Study Guide

The Red Room Good vs. Evil

By H.G. Wells

Good vs. Evil

[…] I stood with the candle held aloft, surveying the scene of my vigil, the great red room of Lorraine Castle, in which the young duke had died. Or, rather, in which he had begun his dying, for he had opened the door and fallen headlong down the steps I had just ascended. That had been the end of his vigil, of his gallant attempt to conquer the ghostly tradition of the place. (31)

This passage makes the young duke out as something of a hero: he’s "gallant." He was trying to fight against darkness, superstition, and the "ghostly tradition" of the castle. In other words, he was trying to be the good guy and do battle with the forces of darkness. But he died. Whatever it is that’s in the red room remains.

My candle was a little tongue of light in its vastness, that failed to pierce the opposite end of the room, and left an ocean of mystery and suggestion beyond its island of light. (31)

This is the most suggestive piece of light/darkness imagery in the story. It conveys the sense that the darkness is something overwhelming, and the light just a small blip in the midst of it. It’s literal in this case, but there’s definitely something symbolic about it too. The narrator, with his candle, is the bearer of light in the midst of an enormous darkness. Feels rather threatening.

The shadow in the alcove at the end in particular, had that undefinable quality of a presence, that odd suggestion of a lurking, living thing, that comes so easily in silence and solitude. At last, to reassure myself, I walked with a candle into it, and satisfied myself that there was nothing tangible there. I stood that candle upon the floor of the alcove, and left it in that position. (33)

The darkness in the red room threatens the narrator and feels alive. It "lurks." He tries to fight it off by combating it with light, in the form of the candle. At this point, the literal struggle between light and dark in the red room begins (and with it, the more suggestive struggle between the narrator and some "dark power").

These I put in various knick-knacks of china with which the room was sparsely adorned, lit and placed where the shadows had lain deepest, some on the floor, some in the window recesses, until at last my seventeen candles were so arranged that not an inch of the room but had the direct light of at least one of them. It occurred to me that when the ghost came, I could warn him not to trip over them. The room was know quite brightly illuminated. There was something very cheery and reassuring in these little streaming flames, and snuffing them gave me an occupation, and afforded a helpful sense of the passage of time. (35)

For a while, all is well. The narrator appears to have satisfactorily conquered the darkness of the red room – and his own fear – by filling the place with candles. The light is "cheery and reassuring."

Then something happened in the alcove. I did not see the candle go out, I simply turned and saw that the darkness was there, as one might start and see the unexpected presence of a stranger. The black shadow had sprung back to its place. (37)

When the "black shadow" springs into place, it’s as if the force of darkness that was originally in the red room has reasserted itself. It suggestively reappears in exactly the spot that had most disturbed the narrator originally: the alcove opposite the fireplace. You might call that spot the "locus of darkness." That’s where the darkness "comes from," and where it seems strongest.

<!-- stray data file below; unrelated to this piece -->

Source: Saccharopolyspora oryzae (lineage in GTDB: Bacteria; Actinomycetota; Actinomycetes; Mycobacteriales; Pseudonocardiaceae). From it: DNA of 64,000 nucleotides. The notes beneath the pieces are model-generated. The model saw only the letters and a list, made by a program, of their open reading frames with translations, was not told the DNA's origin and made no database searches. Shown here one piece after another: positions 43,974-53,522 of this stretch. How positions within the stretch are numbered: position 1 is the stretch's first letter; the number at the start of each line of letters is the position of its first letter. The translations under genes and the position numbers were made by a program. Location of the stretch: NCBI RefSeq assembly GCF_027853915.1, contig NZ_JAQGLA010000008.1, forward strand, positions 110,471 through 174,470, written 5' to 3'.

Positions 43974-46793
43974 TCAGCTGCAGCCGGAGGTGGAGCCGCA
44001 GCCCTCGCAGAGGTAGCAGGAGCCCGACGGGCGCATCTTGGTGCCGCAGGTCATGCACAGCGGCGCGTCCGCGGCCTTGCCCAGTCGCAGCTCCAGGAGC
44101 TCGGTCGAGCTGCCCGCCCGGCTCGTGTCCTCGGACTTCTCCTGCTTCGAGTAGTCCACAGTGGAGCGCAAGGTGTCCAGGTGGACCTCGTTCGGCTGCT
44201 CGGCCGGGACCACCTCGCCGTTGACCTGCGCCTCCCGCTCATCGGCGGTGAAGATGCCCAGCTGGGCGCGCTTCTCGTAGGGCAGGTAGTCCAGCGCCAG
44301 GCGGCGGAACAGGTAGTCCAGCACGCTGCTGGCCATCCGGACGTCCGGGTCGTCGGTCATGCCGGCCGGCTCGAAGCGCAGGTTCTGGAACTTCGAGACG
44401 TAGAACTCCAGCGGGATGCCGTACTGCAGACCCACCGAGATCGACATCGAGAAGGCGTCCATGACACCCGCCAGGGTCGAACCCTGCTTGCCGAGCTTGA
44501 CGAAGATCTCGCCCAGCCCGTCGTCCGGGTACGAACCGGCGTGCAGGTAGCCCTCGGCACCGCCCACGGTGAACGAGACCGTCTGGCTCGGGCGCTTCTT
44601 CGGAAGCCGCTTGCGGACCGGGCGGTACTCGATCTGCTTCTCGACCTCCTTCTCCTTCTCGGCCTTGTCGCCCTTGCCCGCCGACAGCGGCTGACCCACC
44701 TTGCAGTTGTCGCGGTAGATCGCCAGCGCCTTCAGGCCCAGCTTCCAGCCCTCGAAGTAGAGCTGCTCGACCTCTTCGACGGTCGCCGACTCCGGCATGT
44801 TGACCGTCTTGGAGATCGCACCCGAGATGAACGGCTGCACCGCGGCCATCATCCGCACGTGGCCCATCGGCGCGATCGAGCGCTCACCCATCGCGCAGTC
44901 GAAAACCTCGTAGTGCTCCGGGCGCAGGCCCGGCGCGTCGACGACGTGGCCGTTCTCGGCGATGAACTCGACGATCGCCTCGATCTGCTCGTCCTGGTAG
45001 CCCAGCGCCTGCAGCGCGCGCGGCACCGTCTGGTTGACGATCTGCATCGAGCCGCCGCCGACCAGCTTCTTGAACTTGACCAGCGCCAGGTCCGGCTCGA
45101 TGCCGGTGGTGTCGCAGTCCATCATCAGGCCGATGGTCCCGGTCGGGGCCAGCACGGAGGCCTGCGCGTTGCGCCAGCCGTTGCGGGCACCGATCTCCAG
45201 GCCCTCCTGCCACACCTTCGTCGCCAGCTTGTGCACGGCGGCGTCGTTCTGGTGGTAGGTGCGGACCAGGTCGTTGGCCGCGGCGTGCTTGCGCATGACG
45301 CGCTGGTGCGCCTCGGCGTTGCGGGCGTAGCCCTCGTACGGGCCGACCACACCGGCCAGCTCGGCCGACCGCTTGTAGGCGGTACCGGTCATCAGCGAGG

While I stood gaping, the candle at the foot of the bed went out, and the shadows seemed to take another step towards me. (39)

The darkness, in the form of the shadows, advances. The language here really makes it sound as if a battle is ensuing between the narrator and some living, evil force that’s coming toward him.

[…] but for all that the steady process of extinction went on, and the shadows I feared and fought against returned, and crept in upon me, first a step gained on this side of me and then on that. I was now almost frantic with the horror of the coming darkness, and my self-possession deserted me. (43)

This time the image of a "battle" between the narrator with his light and the advancing shadows is made explicit with the word "fought." The shadows are the narrator’s enemy. He fears them, and they are gaining on him. The image of a storm cloud sweeping out the stars is particularly powerful.

I leaped panting from candle to candle, in a vain struggle against that remorseless advance. (43)

Here again we see language suggestive of a battle, a "remorseless advance" of the enemy. Now it definitely looks as if the narrator is losing.

I flung out my arms in a vain effort to thrust that ponderous blackness away from me, and, lifting up my voice, screamed with all my might – once, twice, thrice. (45)

The narrator has lost. The darkness has eliminated all light, overwhelmed him, and now surrounds him completely. His wits are gone. The image of the screaming narrator flinging his arms around conveys complete helplessness.

"I knew that was it. A power of darkness. To put such a curse upon a home! It lurks there always. (60)

The man with the shades, unlike the narrator, calls fear a "power of darkness." Although fear was already personified in the narrator’s description, the old man’s use of the supernatural-sounding (and very Gothic) phrase makes it even clearer that fear is an active evil. It also brings out the tight connection between the fear the narrator was feeling and the literal "darkness" against which he fought in the red room. This is a great wrap up for the story.